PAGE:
In the first book I came out of it feeling like up to that point I really only had a strong grasp on two of the factions and a partial on a third, though by the end of this one I feel like I have a better grasp on all five. Each one of the factions absolutely fascinates me. I love learning new things about them and seeing how they operate. I also started to see that it is true what's been said before that not one faction itself is bad. There's going to be good and evil within each one. Though I still feel like some of them have the scales tilted just a bit more towards evil than the others...

It's quite easy to become attached to most of these characters. I only say most because there are quite a few I would gladly put a bullet in their head with no remorse whatsoever. They are all so full of depth and they're part of what intrigues me so much about the different factions. Each person really embodies the personality of their chosen faction. It's so hard when characters are so likable, especially in a book such as this one. People are going to die. People are going to betray one another. Some of those deaths and betrayals hit me really hard. One in particularly I am steel reeling over.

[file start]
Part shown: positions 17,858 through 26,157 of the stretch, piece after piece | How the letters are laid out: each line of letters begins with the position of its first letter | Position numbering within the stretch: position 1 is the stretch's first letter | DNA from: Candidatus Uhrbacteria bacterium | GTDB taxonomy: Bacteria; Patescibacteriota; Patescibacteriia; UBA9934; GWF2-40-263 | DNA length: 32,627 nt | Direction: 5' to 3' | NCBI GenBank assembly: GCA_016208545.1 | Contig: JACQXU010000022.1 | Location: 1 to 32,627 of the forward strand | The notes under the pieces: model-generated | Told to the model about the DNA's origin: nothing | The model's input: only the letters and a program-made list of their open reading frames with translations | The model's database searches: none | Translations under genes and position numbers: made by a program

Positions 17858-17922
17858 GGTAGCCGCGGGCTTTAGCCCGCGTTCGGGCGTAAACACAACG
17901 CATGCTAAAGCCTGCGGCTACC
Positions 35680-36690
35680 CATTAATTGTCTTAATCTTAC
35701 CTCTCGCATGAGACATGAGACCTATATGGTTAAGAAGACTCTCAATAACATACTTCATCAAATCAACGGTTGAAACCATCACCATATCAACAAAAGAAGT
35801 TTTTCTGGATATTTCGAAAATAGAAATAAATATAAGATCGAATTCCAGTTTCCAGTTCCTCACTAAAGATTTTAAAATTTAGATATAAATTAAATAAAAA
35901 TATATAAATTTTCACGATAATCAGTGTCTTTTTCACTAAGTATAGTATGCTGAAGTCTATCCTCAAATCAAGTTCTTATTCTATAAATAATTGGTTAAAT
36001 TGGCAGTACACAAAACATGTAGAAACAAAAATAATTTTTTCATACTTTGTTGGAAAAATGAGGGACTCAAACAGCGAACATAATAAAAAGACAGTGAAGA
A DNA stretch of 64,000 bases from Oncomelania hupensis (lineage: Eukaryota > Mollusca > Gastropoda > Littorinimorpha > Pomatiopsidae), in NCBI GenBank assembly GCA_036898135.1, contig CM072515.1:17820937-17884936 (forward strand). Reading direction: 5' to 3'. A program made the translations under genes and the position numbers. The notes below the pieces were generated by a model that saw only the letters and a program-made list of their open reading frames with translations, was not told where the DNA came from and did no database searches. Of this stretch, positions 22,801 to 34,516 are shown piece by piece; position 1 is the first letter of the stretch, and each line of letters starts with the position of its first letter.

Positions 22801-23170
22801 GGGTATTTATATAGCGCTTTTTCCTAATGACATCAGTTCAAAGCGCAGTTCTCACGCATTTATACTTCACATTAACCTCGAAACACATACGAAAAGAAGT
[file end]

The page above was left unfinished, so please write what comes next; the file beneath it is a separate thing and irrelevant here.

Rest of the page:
Tris had me in a big spiral of emotions through basically the entirety of this book. Actions taken at the end of Divergent completely flipped her world upside down. It was hard to read and watch her go through the guilt and blame taking on top of all the other heartache she was going through and slowly sink inside of herself. It was frustrating and hurt to watch her go from this total ass kicking girl from book one to a shell of what she once was with a nonexistent self worth, yet still being able to see small sparks of her old self trying to break through.

If going from book one to book two is any indication of what I have in store for me next I am both excited and nervous to see what comes next and ends the series. The ratings are all over the place from one star to five and that honestly terrifies me. I fell in love with Divergent and Insurgent just deepened it for me. I don't have the best track record for being happy with series enders but I'm hoping and praying that it won't let me down. Please...please...please... *Crosses self* I'm going in...
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on February 20, 2015